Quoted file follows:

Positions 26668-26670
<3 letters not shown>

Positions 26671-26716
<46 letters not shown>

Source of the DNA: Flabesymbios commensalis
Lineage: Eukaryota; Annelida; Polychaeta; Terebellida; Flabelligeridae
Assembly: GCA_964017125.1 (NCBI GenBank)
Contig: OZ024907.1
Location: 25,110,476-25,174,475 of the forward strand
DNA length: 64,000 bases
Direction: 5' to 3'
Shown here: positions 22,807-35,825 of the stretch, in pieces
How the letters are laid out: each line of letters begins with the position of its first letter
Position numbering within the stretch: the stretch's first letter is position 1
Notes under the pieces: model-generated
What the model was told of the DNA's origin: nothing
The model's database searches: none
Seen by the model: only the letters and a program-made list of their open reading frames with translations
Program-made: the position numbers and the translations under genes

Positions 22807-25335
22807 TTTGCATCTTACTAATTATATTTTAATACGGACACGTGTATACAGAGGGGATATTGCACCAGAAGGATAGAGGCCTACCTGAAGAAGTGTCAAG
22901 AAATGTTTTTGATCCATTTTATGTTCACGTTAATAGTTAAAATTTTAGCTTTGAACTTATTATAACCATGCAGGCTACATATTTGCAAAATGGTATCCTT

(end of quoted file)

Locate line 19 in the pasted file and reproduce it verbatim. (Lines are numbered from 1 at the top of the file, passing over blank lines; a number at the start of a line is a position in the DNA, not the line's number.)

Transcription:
Program-made: the position numbers and the translations under genes